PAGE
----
It isn't usually the case, when you walk into an art gallery, that you find the artist whose work is being exhibited on the softly lit walls sitting quietly nearby, nodding a welcome to you. But Nicholas Kirsten-Honshin had decided, that morning I visited Sedona, Arizona, to walk the two-and-a-half blocks down from his studio to the Golden Lotus Gallery, and spend some time shepherding visitors through the simple marvels of his paintings. He works (he told me after we had introduced ourselves) by first preparing a large wooden board; overlays of paint came next, oils in delicate and strong colors, forming the austere but beautiful shapes of the moons, ravens, orchids, trees and seeds he delights in; last came the delicate affixing of Japanese washi paper, so closely woven with the work itself it seemed as though the paint, too, were made of thread, in places.
"Where did you learn to paint?" I asked, impressed.
Nicholas touched his gray beard. His eyes were peaceful behind very bright, very clear, and perfectly round blue glasses. Under his white shirt he wore a necklace of his own design, a silver pendant with a glowing stone in the center that, if held up to the sun at the proper angle, directed the light safely and soothingly through his eye and into his brain: he called this color therapy.
"I'm from Seattle. My father was a painter in Seattle who was involved with the Chicago Art Institute and studied in Japan. When I was a boy, he let me play in his art studio and watch him work. My brother wasn't at all interested in the brushes and colors, but I wanted to be in my father's studio all the time, because I loved it there. Then later I studied in Japan myself, the way my father did." We were standing and talking in front of one of his newest works: a silhouetted tree shedding dark leaves which fell to earth, then transformed into seed and rose again, renergized by a strange, stirring symbol spiraling just below the surface.
"I also write a poem to accompany each painting," Nicholas said.
My writer's ears pricked up. "When did you start writing poetry?"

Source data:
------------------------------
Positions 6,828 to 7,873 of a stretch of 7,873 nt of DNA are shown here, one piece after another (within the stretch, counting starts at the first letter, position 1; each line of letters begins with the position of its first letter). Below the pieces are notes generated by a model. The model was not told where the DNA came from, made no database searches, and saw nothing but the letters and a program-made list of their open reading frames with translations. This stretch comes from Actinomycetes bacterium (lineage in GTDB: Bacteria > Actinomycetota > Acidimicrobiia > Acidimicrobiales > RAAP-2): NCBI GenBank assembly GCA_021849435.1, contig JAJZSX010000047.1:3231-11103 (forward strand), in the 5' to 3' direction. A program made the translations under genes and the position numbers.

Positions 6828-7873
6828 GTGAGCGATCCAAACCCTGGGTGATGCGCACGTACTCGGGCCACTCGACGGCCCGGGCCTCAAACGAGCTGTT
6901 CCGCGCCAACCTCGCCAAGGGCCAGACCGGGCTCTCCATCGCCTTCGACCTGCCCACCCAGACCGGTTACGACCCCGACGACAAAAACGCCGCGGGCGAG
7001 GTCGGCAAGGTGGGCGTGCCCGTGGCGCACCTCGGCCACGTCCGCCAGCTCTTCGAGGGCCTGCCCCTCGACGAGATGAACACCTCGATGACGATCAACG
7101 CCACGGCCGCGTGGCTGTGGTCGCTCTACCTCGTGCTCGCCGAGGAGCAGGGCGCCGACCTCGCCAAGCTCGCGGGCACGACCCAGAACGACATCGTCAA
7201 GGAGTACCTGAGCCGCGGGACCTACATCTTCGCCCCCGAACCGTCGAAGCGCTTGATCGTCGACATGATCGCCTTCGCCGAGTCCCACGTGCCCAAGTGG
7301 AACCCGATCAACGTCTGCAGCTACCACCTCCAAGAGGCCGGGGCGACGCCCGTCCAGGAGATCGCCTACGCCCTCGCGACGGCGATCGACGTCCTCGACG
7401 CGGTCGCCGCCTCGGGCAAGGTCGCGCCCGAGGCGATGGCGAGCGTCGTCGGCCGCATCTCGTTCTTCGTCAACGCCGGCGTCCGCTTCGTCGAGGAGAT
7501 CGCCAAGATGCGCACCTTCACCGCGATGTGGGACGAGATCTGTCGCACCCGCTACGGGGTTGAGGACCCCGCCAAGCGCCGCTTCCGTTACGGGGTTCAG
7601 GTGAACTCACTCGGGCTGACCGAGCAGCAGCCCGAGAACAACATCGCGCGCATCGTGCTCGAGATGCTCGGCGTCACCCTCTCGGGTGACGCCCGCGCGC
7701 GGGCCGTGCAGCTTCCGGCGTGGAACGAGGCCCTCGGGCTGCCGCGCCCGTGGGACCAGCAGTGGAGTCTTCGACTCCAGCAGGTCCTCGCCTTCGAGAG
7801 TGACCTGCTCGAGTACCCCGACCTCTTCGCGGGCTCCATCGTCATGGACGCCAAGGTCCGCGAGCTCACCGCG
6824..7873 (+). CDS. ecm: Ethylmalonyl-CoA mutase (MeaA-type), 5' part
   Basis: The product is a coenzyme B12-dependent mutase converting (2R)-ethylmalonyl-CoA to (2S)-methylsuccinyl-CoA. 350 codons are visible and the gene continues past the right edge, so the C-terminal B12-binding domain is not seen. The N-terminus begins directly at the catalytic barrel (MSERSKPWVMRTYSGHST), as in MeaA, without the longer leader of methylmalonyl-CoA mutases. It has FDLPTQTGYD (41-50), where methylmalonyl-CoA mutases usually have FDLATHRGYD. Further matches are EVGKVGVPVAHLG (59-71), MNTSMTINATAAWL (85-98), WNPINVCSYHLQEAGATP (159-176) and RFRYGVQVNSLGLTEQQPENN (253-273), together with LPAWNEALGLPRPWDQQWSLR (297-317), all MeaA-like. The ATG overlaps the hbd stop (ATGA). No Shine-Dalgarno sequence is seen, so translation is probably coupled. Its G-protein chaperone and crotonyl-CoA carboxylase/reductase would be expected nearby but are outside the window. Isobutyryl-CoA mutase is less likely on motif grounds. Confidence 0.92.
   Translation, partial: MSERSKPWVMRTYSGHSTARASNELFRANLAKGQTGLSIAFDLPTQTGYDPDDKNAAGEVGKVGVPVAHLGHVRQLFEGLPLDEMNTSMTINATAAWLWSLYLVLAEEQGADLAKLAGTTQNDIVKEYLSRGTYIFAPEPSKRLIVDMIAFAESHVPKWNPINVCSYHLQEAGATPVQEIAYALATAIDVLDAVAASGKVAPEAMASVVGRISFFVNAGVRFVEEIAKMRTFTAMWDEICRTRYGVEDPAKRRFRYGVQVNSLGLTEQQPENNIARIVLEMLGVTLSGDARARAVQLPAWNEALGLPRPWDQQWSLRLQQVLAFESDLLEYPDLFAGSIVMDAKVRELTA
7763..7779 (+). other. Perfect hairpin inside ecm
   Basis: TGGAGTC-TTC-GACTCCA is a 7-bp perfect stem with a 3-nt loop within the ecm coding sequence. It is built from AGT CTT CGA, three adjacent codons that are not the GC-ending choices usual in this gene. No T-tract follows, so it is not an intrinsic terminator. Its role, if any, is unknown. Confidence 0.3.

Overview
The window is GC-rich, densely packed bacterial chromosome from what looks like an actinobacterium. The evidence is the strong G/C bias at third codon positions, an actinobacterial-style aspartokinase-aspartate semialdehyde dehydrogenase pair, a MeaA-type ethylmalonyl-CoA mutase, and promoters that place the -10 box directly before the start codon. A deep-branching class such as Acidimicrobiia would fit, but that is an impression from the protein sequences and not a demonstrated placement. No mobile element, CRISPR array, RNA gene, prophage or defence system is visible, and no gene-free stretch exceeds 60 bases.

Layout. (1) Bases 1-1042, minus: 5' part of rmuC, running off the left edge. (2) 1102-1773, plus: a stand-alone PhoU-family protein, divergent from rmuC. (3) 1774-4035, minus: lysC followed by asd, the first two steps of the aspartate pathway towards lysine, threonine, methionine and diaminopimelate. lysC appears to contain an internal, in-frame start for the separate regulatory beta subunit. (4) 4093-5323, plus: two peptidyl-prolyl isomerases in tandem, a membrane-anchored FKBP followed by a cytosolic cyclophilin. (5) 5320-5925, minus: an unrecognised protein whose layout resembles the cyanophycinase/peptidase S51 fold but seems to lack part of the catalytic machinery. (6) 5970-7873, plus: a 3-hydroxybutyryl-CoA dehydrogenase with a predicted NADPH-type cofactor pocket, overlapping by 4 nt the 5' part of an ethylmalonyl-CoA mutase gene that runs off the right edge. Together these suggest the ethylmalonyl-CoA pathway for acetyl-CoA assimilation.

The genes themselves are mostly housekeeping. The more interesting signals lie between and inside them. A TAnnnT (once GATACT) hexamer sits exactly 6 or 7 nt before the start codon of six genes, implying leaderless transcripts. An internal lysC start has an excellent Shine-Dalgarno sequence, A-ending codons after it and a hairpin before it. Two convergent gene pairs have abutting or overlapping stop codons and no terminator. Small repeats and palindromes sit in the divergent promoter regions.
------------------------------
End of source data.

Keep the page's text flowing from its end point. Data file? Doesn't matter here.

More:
"Ah, that started during a time when I couldn't paint."
"But why couldn't you paint?"
He hesitated. Then he told me, carefully, that he had gone to live in a place that didn't really lend itself to painting--a small cabin without electricity in the wilderness of the North Cascades. He had taken his son there because, quite simply, his son was going to die if he didn't remove him from the city. Nicholas made a broad gesture with his hands and said, "He was going to die an urban death. From urban dangers. My son had gone down the wrong path, with the wrong people. He wasn't going to make it if I didn't do something." And so the two of them went to live in the green, cold, deep wild. Nicholas had no light to paint by, and no room for his canvases; but his son worked and chopped wood for fires, and slowly healed and changed course.
"Now," Nicholas said proudly, "he's a manager at Whole Foods."
I looked again at the painting of the elegant tree dropping its leaves only to have them radiate upward again, reborn thanks to the churning, hidden, spiraling force underground.
"Your father must be very proud of you," I said. "Is he still living? Does he still paint?"
"Oh yes. He can't see very well now, and he's lost all of his fine motor skills, but what he's doing is absolutely wonderful. He's like a child all over again. He doesn't care a thing about being perfect, or feel the need to fill in detail. It's all big, beautiful, bold strokes of color." And to show me, Nicholas wove his arms freely through the air, as if, with his father's hands, he was painting and washing away, simultaneously.
(To learn more about Nicholas and his work, visit www.honshin.com.)
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